Kids At Work
Face painting, a magician, and ice cream. Sounds like a birthday party, right? Nope. It was “Bring Your Child to Work Day” at Town Residential’s Upper East Side office last week. (The real estate firm’s Flatiron office held similar festivities.) Town really went to town and pulled out all the stops on this annual day when kids get to see how Mommy and Daddy bring home the bacon.
There wasn’t much buying or selling among this crowd, but there was plenty of showing, especially while the children decorated their own picture frames. Using sparkly glue, neon-colored pipe cleaners, and fanciful cut-out shapes, the kids created their own masterpieces. “Mommy! Mommy! Look!” was the continual shout-out as parents oohed and ahhed.
Taking A Stand
Some parents call it “opting out,” while others label it “an act of civil disobedience.” But one sixth grader at the Institute for Collaborative Education describes it simply and succinctly as a “boycott” when she decided not to take the new state exams, which end this week.
While her classmates took the ELA test, which incorporates the tougher Common Core curriculum, this sixth grader, whose parents prefer she not be named, penned a six-page letter in which she cogently explained to her teacher why she decided to sit out this year:
“I am boycotting the test because I don’t like the way the DOE uses the test results. The kids who take the test are being used like guinea pigs in a lab. I do NOT want to be used this way. By boycotting the state exams we’re trying to change the way the exams work. We, as students, want to make a change, a change that will last.”
“At Schwinn, we hear stories all the time about how a helmet saved someone’s life during a bike accident,” said Alice Tillett, President of Schwinn. “The effect of those stories has made a profound personal impact on me and the other employees at Schwinn. [Helmets on Heads] comes from our desire to ensure that riders of all ages, particularly children, are safe while enjoying their bikes.”
Thus is the basis for Schwinn’s new safety and education campaign, Helmets on Heads, a partnership with the ThinkFirst National Injury Prevention Foundation. Over the next ten years, the initiative will attempt to inform and educate around one million adults and children about bike safety and the importance of wearing a helmet. Scooter knows that bike riding often is at the top of many grown-ups’ fondest childhood memories, so on Thursday October 4, we went to the cause’s New York City launch event at the PS41 School Yard in the West Village. Schwinn brand ambassador, Olympic Gold Medalist and mother of two, Summer Sanders, was on hand to meet local families and promote Helmets on Heads by fitting everyone with bike helmets.
Crying, angst, nightmares, restless nights. Parents are constantly dealing with a variety of reasons for rowdy behavior or an ostensible lack of fatigue in their children during bedtime. While some young ones may have Attention Deficit Hyperactivity Disorder, other children and adolescents are plagued with crowded agendas, noisy environments, technology distractions such as T.V., or sickness, which prevents them from getting a good night’s rest.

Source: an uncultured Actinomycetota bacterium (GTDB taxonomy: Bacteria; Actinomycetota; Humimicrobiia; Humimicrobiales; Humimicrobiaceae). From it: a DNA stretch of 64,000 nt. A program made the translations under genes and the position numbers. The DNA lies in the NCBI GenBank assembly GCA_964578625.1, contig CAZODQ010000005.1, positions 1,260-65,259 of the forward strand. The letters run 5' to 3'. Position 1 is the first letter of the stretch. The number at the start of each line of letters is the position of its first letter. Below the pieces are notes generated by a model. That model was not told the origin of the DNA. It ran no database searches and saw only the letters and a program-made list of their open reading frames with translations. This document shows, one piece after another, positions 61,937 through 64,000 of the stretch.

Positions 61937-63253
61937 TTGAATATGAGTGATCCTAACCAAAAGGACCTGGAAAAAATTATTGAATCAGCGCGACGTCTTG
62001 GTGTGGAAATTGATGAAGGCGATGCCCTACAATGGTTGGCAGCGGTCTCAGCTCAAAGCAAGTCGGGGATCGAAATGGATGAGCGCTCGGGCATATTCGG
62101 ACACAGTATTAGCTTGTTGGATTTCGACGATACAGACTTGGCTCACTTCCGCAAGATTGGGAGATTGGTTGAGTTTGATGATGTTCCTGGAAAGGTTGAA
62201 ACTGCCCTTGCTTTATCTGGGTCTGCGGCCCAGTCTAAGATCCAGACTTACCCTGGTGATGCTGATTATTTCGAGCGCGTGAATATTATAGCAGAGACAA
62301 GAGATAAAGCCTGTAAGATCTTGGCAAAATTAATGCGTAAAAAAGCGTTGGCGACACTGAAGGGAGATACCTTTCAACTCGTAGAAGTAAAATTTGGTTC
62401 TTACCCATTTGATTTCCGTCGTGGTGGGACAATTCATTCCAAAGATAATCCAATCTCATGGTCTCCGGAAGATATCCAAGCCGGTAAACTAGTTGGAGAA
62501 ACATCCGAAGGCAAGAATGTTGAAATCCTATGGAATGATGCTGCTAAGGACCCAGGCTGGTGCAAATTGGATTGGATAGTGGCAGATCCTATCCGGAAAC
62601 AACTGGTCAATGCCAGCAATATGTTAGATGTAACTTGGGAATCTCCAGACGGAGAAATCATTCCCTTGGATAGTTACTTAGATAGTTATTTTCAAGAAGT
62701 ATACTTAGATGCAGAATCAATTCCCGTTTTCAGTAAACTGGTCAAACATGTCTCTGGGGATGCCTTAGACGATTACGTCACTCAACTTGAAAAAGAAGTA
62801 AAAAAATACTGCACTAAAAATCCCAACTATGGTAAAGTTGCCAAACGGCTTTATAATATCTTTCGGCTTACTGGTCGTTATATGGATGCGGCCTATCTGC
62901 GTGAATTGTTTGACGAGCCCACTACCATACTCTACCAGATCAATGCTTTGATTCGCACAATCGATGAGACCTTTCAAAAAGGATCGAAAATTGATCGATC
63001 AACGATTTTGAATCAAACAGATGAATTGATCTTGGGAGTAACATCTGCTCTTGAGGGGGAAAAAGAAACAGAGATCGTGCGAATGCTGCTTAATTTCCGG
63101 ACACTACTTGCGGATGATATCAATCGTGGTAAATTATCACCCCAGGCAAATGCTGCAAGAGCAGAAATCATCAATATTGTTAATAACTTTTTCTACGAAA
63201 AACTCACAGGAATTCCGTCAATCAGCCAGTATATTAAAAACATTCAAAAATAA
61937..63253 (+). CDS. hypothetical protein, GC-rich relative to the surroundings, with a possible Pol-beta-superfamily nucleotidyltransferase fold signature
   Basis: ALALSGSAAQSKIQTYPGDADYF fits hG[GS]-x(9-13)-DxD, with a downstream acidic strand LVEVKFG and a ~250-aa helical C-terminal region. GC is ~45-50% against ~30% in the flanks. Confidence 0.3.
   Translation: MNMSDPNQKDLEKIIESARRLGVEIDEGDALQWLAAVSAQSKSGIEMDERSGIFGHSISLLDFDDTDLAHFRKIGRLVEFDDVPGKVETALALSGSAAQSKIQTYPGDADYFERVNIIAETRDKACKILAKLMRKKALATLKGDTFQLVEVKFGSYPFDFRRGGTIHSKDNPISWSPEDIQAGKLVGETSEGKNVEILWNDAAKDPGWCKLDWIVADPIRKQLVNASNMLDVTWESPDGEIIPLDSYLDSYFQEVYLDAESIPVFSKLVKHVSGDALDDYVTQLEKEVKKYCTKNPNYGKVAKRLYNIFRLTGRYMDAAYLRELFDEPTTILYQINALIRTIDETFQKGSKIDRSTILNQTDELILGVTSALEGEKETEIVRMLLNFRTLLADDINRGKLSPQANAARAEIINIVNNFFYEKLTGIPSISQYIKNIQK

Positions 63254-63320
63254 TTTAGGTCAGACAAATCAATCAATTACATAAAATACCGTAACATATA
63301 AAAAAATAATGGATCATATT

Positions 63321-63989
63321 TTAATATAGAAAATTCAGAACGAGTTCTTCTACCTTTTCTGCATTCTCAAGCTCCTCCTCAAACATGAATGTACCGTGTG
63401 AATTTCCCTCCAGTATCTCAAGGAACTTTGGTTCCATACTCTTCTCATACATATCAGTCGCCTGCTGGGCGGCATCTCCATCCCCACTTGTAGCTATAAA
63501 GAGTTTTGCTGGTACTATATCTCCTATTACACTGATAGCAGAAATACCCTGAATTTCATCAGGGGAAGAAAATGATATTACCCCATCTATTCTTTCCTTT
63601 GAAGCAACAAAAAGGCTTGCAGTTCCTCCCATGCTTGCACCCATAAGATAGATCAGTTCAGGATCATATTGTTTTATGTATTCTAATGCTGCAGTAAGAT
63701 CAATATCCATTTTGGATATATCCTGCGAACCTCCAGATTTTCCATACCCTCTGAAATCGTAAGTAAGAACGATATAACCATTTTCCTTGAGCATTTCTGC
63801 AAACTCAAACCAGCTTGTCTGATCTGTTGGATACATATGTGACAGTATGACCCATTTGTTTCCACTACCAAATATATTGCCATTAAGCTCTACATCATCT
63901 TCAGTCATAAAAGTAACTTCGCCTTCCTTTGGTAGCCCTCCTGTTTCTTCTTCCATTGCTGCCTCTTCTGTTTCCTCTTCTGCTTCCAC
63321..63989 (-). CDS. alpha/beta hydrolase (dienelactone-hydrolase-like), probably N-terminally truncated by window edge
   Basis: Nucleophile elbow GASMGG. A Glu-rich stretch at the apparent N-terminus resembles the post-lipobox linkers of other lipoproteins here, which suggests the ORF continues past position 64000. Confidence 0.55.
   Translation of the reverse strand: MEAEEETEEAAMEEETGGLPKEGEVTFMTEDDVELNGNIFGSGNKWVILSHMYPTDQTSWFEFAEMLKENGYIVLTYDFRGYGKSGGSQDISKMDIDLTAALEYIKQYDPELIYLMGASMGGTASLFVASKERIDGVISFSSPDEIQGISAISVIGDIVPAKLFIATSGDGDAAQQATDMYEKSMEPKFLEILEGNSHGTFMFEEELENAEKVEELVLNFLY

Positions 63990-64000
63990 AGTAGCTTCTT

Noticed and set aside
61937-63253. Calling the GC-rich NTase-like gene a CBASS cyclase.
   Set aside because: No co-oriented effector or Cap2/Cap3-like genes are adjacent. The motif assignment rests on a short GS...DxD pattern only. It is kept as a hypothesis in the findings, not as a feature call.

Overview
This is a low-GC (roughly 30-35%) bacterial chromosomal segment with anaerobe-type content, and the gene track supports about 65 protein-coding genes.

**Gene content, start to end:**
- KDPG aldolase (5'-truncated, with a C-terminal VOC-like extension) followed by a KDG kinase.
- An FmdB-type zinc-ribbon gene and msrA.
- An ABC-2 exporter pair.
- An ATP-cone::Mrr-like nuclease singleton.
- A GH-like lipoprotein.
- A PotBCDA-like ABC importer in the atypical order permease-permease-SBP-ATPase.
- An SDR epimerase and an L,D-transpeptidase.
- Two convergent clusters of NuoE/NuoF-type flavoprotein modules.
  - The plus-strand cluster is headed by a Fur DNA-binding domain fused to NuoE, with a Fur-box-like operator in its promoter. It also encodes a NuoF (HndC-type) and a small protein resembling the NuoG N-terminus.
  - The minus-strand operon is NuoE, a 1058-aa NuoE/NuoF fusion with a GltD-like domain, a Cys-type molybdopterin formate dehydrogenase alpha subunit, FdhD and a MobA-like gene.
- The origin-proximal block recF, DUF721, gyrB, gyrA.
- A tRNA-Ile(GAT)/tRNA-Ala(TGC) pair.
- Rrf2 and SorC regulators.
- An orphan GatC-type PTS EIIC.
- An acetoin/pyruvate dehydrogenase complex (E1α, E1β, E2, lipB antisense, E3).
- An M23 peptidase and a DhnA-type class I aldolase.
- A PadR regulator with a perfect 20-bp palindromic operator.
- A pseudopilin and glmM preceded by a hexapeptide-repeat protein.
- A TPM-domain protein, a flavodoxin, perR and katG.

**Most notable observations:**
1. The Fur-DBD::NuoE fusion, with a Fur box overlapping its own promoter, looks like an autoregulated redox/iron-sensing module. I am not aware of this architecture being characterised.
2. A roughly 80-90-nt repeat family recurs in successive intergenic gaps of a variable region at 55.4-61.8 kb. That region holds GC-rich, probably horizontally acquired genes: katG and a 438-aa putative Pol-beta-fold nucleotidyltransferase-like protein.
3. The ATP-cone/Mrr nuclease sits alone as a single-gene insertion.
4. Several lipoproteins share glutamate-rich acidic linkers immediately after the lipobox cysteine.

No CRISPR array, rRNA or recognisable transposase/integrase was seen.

According to a WebMD report by Stacy Lu, reviewed by Charlene H. Beard, MD, the National Sleep Foundation recommends between nine and 14 hours of sleep per day for children ages 3 months to 18 years old. Most kids (and parents) get significantly less.
One product that claims it can aid in the bedtime ritual and help young ones drift asleep is Sleep Blend from Essence of Vali. According to owner Valerie Bennis, the potion’s unique blend of lavender, marjoram, cedar wood and ylang-ylang relaxes you, acting as an anti-anxiety solution with its potent bouquet and works to lull you into a recuperative sleep.
Soho’s MoMA Design Store has upgraded its 81 Spring Street outpost with added offerings for children. The re-designed, lower level space has expanded its assortment of curiosities, books, home products and objets d’art by about 30 percent, MoMA reports. The store opened in conjunction with the museum’s new exhibit, Century of the Child, which opened July 29th. Several items in the exhibit have been made available online and in the stores.
“Our goal is to create an area where families can enjoy an expanded offering of books, toys and games designed to ignite imaginations and expose young minds to modern and contemporary art,” said Kathy Thornton-Bias, President of the MoMA Retail Division.
Last Saturday, June 9, a bevy of young adults, clad in white, flocked to 121 Fulton Street in Manhattan to honor Pencils of Promise, a non-profit organization that aims to create quality education for all children through the implementation of new schools and learning programs, increasing access to education and fostering global, sustainable communities.
To take Al Gore’s word for it, the world is coming to an end and humans are chiefly responsible. Perhaps the next generation of tykes can stop the damage if supplied with the right tools. So how do we teach them that using excessive amounts of hairspray, taking 45 minute-long showers and driving gas-guzzling cars are not in their best interest?
Scooter recently discovered babesta.com’s eco-friendly dollhouse ($240). The innovative dollhouse mimics the design of “green homes,” featuring a miniature wind turbine, solar cell panel, rain barrel, recycling bins and other renewable energy resources. It’s a fantastic way to stimulate kids with an interest in design, architecture, technology and/or house-play.